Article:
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What's the phrasal verb for carbonated drinks exploding out of the can after being shaken? "Exploded out" doesn't sound right, because it doesn't sound idiomatic. I also checked pop off, but it seems to be used for physical non-liquid things like the cork of a champagne bottle.

For example:

The drink ____ out of the can after he shook the diet coke can and opened it.

21

I suggest the word spew which is defined by Lexico as

spew
VERB

1 Expel large quantities of (something) rapidly and forcibly.
buses were spewing out black clouds of exhaust


Edit: as commented, a better dictionary reference is the next item in the same definition.

1.1 Be poured or forced out in large quantities.
great screeds of paper spewed out of the computer

Your sentence could be

The drink spewed out [of the can] after he shook the diet coke can and opened it.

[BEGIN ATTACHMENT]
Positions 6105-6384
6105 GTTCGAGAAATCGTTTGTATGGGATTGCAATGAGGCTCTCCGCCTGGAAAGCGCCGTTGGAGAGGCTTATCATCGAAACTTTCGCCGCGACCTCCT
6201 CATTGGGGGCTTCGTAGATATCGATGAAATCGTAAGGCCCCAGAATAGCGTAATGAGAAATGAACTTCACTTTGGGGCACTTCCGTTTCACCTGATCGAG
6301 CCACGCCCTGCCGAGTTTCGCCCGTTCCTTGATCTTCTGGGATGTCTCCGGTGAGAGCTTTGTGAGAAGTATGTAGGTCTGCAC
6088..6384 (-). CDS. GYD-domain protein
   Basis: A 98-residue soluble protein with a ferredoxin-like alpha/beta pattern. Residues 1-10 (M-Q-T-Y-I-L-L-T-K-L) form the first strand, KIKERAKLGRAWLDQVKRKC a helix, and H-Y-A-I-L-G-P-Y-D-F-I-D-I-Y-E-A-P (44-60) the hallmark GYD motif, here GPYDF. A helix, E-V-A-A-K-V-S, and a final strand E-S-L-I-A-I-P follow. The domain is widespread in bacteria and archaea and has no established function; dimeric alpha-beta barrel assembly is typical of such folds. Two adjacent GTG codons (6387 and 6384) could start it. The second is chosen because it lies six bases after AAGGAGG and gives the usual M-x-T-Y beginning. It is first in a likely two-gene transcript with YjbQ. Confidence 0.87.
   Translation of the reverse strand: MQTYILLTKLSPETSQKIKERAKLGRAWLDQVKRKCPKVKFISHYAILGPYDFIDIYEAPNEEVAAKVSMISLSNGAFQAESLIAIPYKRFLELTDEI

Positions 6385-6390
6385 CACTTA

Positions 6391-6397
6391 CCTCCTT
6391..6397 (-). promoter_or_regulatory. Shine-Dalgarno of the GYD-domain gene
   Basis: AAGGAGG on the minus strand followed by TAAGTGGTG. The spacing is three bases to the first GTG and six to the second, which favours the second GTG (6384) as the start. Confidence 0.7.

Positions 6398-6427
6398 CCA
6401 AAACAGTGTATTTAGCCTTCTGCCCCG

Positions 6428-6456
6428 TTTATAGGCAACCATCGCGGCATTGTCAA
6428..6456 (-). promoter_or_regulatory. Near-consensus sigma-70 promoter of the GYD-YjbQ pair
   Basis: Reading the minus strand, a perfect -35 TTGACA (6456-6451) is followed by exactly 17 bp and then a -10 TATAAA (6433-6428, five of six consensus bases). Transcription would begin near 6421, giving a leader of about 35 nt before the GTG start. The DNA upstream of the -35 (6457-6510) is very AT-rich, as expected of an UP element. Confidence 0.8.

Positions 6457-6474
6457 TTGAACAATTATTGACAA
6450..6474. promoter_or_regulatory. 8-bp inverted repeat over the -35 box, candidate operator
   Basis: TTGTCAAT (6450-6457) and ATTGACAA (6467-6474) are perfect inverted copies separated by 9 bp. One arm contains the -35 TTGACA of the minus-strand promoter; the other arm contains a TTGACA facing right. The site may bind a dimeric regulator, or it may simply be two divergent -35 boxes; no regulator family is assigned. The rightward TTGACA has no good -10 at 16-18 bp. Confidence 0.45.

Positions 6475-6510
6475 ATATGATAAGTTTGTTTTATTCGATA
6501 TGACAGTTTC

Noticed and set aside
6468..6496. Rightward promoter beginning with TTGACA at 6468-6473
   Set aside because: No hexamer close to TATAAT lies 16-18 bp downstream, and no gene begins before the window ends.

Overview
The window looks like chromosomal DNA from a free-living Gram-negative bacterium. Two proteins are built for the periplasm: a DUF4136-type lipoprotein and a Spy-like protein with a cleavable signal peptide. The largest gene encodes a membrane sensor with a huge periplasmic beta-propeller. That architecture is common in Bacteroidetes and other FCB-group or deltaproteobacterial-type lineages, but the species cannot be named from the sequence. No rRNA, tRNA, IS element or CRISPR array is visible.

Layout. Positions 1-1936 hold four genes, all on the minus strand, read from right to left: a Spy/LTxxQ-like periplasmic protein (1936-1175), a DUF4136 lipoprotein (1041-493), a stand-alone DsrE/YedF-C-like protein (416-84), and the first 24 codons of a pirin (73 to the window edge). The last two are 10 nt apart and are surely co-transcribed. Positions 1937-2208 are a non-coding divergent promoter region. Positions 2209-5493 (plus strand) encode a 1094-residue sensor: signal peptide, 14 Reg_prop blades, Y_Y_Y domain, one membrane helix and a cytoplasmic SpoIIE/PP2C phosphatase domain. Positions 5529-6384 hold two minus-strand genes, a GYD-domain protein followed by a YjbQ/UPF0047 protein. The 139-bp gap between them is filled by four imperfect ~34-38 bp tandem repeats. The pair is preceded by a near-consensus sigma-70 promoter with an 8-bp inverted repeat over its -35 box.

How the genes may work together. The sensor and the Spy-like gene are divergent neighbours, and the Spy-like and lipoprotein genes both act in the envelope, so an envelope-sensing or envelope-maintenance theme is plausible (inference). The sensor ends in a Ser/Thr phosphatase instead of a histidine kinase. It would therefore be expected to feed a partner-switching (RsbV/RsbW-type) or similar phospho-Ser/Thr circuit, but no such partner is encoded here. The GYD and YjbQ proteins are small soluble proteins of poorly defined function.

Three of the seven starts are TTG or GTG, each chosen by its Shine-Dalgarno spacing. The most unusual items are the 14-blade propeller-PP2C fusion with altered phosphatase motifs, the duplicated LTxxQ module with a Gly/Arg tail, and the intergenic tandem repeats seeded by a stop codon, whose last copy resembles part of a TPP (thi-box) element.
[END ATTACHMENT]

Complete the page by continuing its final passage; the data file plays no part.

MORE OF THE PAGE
• 1
    The definition you give would really apply more to the object doing the spewing (the can) more than the object being spewed (the drink). Perhaps consider the second definition? "Be poured or forced out in large quantities. ‘great screeds of paper spewed out of the computer’ " – Michael Kolber Jul 15 at 4:25
  • 3
    Spew is a fun one too, but be aware it is often synonymous with vomit, which may give it a slightly negative nuance best used with unpleasant or noxious substances. – Andrew Jul 15 at 15:30
  • @Andrew since when was a spewing coke can a positive experience? – Weather Vane Jul 15 at 16:30